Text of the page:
The first link come from the UK. Of interest to me in the first link are turnbuckles that have a swivel in the end (look at page 17). One their site they also say that the breaking strength of the forks are determined by the clevis pin and the threads. Obvious, but I'm not sure that I have seen it stated so succinctly. In the second link they have a round eye with a plate and a threaded stud which looks like it would be a good rigging connection. They also have them with a nut if you need to bolt from the other direction.

The next link is a rigging book from the US Coast Guard:
The end certainly has stuff that isn't very useful, but some of the beginning sections are full of useful references. Includes a glossary, length tolerances and stretch and other resources.
Sapsis Rigging, need I say more!
JR Clancy
Idaho Rigging Standards;multi_item_submit
You can get a clew.
Crosby. The training section is a must visit site. Decorative cables

Monday, November 3, 2008

The Power of Yes

Browsing the net brought me to this blog today:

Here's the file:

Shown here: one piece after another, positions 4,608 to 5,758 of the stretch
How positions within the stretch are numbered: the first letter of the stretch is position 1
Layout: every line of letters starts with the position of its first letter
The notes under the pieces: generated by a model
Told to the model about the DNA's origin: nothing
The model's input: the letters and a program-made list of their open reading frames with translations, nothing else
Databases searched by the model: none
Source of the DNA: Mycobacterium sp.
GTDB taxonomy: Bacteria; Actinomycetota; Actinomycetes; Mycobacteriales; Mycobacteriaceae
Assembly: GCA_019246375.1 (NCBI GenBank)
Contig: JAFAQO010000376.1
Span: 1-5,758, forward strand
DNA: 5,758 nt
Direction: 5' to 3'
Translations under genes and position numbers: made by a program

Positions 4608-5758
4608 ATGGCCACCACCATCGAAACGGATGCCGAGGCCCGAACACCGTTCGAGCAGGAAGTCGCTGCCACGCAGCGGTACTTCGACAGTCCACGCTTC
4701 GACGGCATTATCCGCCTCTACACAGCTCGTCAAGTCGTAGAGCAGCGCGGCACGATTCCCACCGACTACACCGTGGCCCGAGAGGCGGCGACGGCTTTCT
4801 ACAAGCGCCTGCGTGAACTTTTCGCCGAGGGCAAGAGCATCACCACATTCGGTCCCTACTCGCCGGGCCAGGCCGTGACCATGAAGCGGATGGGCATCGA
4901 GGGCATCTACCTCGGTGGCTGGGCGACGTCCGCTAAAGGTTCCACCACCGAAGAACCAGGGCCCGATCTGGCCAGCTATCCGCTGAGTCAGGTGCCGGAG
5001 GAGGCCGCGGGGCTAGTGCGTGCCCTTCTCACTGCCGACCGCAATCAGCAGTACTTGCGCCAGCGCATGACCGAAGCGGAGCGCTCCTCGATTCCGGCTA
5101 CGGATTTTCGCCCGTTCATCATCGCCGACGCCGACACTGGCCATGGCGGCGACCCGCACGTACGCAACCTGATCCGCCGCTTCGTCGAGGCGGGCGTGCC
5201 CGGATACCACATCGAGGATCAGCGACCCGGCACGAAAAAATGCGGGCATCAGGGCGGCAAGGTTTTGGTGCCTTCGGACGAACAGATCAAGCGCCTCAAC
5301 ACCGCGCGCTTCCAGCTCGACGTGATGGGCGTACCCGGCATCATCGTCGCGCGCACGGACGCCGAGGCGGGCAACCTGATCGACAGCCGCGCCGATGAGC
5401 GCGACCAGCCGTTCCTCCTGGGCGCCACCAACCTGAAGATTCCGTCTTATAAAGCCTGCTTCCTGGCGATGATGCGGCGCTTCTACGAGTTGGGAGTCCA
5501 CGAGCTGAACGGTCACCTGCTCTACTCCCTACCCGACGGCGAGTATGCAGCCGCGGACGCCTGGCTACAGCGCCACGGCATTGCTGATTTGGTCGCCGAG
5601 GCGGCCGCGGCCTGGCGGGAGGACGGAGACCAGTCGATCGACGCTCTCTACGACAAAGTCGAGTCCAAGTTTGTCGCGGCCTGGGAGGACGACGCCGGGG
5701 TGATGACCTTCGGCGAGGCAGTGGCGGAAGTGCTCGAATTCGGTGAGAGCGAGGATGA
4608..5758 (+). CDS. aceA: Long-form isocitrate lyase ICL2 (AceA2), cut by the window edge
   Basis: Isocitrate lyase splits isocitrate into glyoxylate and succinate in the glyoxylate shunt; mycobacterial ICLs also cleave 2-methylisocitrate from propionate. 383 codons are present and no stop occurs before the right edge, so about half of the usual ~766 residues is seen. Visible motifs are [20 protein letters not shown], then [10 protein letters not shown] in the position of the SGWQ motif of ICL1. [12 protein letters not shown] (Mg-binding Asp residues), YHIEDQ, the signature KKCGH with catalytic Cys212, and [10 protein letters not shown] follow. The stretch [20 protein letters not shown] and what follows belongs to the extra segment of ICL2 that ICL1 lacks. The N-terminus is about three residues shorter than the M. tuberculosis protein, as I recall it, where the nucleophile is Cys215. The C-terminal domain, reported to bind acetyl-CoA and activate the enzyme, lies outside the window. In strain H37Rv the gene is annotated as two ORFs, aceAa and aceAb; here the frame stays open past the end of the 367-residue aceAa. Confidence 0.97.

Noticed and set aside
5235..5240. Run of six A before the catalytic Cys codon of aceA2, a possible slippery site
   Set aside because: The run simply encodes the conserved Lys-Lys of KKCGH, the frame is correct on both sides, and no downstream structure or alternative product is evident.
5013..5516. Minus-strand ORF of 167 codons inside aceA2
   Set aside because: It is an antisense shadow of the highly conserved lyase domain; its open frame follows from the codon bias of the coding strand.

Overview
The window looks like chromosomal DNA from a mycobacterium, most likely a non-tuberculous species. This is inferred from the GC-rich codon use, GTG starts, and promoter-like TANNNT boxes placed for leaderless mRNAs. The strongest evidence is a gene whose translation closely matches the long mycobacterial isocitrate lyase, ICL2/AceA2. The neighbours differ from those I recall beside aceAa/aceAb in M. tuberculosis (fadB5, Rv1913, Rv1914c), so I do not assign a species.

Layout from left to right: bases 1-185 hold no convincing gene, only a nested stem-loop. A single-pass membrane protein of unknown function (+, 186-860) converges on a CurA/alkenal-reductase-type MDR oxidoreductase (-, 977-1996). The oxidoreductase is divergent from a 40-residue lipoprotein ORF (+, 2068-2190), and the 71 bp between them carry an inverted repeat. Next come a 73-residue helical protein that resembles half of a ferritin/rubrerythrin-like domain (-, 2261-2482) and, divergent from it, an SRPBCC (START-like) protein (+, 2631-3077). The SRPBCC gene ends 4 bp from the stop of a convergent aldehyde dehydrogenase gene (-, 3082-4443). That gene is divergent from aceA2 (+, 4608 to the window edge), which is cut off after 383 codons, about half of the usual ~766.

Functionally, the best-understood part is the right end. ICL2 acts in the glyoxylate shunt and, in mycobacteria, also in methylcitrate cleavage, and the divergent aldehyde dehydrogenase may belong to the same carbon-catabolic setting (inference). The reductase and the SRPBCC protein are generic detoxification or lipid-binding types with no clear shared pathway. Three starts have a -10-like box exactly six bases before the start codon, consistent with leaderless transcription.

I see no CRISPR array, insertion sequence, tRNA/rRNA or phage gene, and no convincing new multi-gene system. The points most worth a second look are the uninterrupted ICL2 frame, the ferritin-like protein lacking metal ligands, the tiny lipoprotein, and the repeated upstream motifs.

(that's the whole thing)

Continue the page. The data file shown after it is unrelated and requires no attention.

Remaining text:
I thought it was interesting for a couple of reasons. First, it is regarding a book for actors that was found to be very helpful for someone entirely outside the industry. And secondly, it could be helpful for Technical Directors too. What if we said yes to a new material or technique. What if we said yes to a design component? I know that we have limited budgets and limited time, especially in today's economy. But saying no won't get us better options in the future - only by saying yes and taking some calculated risks can we continue to grow and develop.

I challenge you to say YES today!

PLC Resource

PLCS.NET has a tutorial of sorts about what a PLC is. While they are trying to get you to buy their training DVD’s, they do provide some basic information that is worth taking a glance at.